Things have gone from bad to worse for the Cleveland Cavaliers. Ravaged by injuries since 2023-24 tipped off, the Cavs lost their two foundational building blocks on Friday for extended stretches. Evan Mobley is set to miss the next six-to-eight weeks due to arthroscopic surgery on his balky left knee, while Darius Garland will be sidelined for several weeks after fracturing his jaw.

The injuries to Mobley and Garland effectively end Cleveland’s quest for a top playoff seed in the East, a hope already in doubt as the team sits at 13-12, ninth in the conference standings, just over a quarter of the way through the regular season. The Cavs’ increasingly dire straits loom extra large for the organization’s long-term trajectory due to uncertainty surrounding Donovan Mitchell.

Acquired by Cleveland in a blockbuster trade with the Utah Jazz prior to last season, Mitchell has long had eyes to play in his native New York. Both the New York Knicks and Brooklyn Nets were involved in the Mitchell trade sweepstakes last year before the Cavs won it, and the four-time All-Star’s disinterest in signing an extension with the wine and gold has only added fuel to the fire that he plans on leaving Northeast Ohio once he hits free agency in the summer of 2025.

There were calls for Cleveland to get ahead of Mitchell’s seemingly imminent exit by trading him this season well before the injury fates of Mobley and Garland were known. Unsurprisingly, those appeals and related speculation reached a fever pitch from NBA analysts and fans of all stripes on Friday.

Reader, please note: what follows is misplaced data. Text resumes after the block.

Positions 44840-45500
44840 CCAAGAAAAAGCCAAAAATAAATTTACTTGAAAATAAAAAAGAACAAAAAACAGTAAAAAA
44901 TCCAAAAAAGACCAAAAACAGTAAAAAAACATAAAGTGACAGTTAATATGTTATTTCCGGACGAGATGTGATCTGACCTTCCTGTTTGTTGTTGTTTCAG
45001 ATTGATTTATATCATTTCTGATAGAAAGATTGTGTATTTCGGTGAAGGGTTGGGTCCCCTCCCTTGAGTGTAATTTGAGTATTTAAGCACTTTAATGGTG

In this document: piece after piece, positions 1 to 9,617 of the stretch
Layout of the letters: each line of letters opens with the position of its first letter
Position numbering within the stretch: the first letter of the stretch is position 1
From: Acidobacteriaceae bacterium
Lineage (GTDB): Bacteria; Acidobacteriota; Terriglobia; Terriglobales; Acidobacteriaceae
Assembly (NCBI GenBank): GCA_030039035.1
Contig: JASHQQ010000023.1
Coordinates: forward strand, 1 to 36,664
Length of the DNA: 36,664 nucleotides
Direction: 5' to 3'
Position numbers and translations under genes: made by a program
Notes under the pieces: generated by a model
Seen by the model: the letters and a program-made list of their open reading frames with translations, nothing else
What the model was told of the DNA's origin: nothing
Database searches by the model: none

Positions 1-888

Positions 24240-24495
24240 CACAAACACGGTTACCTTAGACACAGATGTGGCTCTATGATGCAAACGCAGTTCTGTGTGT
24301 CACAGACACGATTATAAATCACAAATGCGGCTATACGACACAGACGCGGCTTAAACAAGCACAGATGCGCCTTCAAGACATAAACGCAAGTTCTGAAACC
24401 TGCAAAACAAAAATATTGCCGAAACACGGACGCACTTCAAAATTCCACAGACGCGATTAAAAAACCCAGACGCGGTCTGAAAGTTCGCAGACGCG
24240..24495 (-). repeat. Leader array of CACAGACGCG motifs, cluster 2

Should Cavs trade Donovan Mitchell?

Cavs' Donovan Mitchell with question marks everywhere

Mitchell has carefully avoided discussing his future ever since landing in Cleveland. It’s telling that rumors of his desire to play in New York persisted throughout last season, though, as the Cavs cemented themselves as not just one of the league’s best up-and-coming teams, but a legitimate contender in the East.

Cleveland, of course, fell well short of that distinction in the playoffs, getting embarrassed by the underdog New York Knicks in a five-game first-round series. Nothing JB Bickerstaff’s team has done early this season suggests a different postseason fate awaits come spring.

Mobley hasn’t taken the significant offensive steps as a shooter and overall creator necessary to unlock the Cavs’ offense, while Mitchell and Garland haven’t been able to re-establish—let alone build on—the chemistry they so quickly developed in 2022-23. Max Strus was clearly a worthwhile signing in free agency, but the same can’t quite be said for Georges Niang. Neither has made the team-changing offensive difference Cleveland was counting on.

Fading ambitions of full-fledged contention this season almost vanishing entirely with Mobley and Garland’s injuries, there’s an easy case to be made the Cavs’ best path forward really is moving early on a Mitchell trade. Bringing Mitchell in left Cleveland bereft of high-quality trade assets. Trading him this season would re-stock those coffers, giving the front office ample flexibility to rebuild on the fly for 2024-25 behind a foundation of Mobley and Allen. Maybe trading Mitchell would be the perfect opportunity to part ways with Jarrett Allen, too, making Mobley the Cavs’ permanent center.

Regardless of what Koby Altman and company decide, rumors of Mitchell’s departure won’t be quieting anytime soon. Tough as it may be to stomach, trading Mitchell really seems like Cleveland’s most prudent long-term approach toward re-establishing itself as an Eastern Conference power.